Hearings - Statement
 
Statement of Frank R. Lautenberg
Hearing: Subcommittee on Transportation Safety, Infrastructure Security, and Water Quality hearing entitled, "Protecting Water Quality at America's Beaches."
Wednesday, June 27, 2007

SENATOR FRANK R. LAUTENBERG 
EPW SUBCOMMITTEE HEARING ON PROTECTING WATER QUALITY AT AMERICA ’S BEACHES
OPENING STATEMENT
Wednesday, June 27, 2007

Let me welcome everyone to today’s hearing as we work to improve the health of our beaches—and protect the safety of the people who enjoy them.

As we work in the Capitol, people are relaxing along our nation’s shores.  Even more will do so next week on the 4th of July holiday.

In New Jersey, millions of people visit our shore each year.  Their visits generate more than 36 billion dollars for my state’s economy. 

Across the country, 180 million people visit America ’s beaches and shores, which employ more than 28 million people.

That is why it is so important that we protect our shores and make sure they are safe for swimming, surfing and other activities.

Unfortunately, sometimes our coastal waters become contaminated. 

Human exposure to such pollution can cause all sorts of illnesses, from rashes to respiratory problems.  

That’s why Congress passed the Beaches Environmental Assessment and Coastal Health Act, or BEACH Act, in 2000.

Representatives Pallone, Bilbray and I worked very hard to pass that law. 

It required states to adopt standards for their coastal water and provided grants to states to develop programs for testing the water and notifying the public of any problems.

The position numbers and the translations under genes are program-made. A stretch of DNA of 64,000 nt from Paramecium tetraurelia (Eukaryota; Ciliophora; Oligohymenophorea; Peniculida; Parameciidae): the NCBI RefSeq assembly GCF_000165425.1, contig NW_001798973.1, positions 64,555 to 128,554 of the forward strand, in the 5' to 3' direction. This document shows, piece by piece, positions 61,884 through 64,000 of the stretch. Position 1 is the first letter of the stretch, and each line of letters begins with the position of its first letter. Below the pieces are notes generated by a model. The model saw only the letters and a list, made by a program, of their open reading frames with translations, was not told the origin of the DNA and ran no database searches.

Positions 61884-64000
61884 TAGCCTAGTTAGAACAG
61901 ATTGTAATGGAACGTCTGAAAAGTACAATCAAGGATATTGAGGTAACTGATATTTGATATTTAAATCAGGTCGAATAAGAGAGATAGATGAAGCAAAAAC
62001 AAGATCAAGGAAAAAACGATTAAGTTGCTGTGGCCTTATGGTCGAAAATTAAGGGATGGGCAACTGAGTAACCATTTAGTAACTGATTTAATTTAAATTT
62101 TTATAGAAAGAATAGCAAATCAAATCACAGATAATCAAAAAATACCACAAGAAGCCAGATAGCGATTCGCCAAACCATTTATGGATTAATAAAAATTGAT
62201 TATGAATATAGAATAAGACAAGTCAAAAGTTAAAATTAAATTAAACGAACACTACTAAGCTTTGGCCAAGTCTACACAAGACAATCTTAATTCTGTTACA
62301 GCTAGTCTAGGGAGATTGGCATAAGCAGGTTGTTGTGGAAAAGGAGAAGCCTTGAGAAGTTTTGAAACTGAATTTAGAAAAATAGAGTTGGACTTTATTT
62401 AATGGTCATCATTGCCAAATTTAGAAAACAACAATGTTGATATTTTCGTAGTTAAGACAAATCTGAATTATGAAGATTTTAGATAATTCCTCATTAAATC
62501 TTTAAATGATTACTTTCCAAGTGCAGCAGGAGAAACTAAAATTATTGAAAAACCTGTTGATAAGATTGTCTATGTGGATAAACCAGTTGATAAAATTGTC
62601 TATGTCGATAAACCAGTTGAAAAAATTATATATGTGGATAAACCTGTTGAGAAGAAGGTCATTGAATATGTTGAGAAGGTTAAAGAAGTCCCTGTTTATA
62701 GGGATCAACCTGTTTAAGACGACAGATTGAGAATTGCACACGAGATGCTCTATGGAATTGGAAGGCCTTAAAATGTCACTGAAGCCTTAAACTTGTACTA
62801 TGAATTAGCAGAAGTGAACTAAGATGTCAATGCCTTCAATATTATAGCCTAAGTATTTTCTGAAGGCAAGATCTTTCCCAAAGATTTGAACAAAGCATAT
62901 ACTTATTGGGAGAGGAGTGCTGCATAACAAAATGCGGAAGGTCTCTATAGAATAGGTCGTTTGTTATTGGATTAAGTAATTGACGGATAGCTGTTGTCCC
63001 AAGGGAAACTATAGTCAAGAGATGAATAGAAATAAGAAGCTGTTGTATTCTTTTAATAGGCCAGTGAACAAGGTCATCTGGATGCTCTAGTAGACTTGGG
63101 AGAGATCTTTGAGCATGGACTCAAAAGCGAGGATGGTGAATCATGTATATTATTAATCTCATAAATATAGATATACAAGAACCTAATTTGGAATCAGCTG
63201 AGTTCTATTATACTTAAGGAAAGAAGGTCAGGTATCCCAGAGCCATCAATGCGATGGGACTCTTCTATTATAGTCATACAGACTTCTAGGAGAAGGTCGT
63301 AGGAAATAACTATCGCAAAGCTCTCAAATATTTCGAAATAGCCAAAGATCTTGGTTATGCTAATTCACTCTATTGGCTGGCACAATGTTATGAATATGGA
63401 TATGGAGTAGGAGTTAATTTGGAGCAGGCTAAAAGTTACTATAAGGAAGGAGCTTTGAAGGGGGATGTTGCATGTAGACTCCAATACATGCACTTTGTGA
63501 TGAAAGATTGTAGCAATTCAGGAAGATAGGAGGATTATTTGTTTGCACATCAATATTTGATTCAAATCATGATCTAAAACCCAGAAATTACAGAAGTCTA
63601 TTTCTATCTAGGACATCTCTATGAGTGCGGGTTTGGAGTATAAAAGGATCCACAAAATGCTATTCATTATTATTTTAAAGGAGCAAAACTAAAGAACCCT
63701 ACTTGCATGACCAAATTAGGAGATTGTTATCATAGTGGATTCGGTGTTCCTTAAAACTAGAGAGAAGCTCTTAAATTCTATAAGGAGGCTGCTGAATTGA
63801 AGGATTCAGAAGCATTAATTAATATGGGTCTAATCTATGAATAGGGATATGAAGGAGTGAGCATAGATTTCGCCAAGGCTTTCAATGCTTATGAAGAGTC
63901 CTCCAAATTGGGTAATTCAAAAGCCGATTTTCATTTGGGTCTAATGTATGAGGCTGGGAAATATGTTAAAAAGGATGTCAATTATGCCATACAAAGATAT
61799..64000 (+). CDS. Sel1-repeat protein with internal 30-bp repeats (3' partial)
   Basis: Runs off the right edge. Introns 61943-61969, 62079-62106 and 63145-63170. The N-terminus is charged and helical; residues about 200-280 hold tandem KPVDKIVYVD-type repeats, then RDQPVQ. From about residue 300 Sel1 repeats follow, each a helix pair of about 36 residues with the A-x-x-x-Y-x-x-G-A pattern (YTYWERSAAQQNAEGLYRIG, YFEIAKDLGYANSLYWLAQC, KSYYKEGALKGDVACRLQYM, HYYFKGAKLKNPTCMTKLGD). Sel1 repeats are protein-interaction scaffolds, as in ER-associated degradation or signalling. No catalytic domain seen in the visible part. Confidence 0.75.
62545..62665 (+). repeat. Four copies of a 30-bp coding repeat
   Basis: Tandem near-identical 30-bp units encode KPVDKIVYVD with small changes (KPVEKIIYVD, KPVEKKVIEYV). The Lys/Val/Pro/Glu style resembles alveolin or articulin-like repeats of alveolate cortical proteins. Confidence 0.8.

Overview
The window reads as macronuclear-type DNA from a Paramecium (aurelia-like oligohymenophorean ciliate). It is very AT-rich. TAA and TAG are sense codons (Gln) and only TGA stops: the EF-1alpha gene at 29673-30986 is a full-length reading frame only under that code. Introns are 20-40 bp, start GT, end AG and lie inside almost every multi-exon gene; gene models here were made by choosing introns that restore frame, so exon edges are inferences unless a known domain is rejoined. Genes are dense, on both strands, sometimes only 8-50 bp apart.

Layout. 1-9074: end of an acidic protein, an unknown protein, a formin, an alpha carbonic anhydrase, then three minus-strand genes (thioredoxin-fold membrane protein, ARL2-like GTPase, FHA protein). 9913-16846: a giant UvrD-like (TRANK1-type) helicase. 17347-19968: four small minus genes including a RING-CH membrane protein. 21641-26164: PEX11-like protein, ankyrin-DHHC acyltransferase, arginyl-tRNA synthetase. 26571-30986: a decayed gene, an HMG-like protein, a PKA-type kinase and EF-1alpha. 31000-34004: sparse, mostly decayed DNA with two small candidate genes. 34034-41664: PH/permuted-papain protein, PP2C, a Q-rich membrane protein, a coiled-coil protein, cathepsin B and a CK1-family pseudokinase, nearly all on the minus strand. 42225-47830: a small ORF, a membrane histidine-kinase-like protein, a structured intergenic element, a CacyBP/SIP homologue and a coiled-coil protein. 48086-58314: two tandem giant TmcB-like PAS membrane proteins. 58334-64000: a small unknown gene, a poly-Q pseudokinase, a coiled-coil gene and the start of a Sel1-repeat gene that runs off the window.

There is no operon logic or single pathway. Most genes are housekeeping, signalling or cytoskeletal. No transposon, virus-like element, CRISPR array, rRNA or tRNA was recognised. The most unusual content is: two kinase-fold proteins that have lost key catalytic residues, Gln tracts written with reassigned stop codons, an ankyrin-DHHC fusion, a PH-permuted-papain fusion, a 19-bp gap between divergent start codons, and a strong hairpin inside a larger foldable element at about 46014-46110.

And our legislation required the EPA to study the health impacts of different pathogens—and ways to rapidly test the water for their presence.

Thanks to the BEACH Act, every coastal state has standards as strong or stronger than EPA’s and every coastal state has a monitoring and notification program. 

In May, Congressman Pallone and I introduced a new bill to strengthen the law we wrote in 2000.

Our new bill doubles funding for state grants.

It increases the ability of states to track the pollutants that threaten public health and cause beach closures, and strengthens requirements for informing the public about health risks.

And it requires the EPA to develop rapid testing of beach water, to analyze our water quality in hours, not days.           

The original BEACH Act was bi-partisan.  I hope we can continue that spirit on this committee with the Beach Protection Act of 2007.

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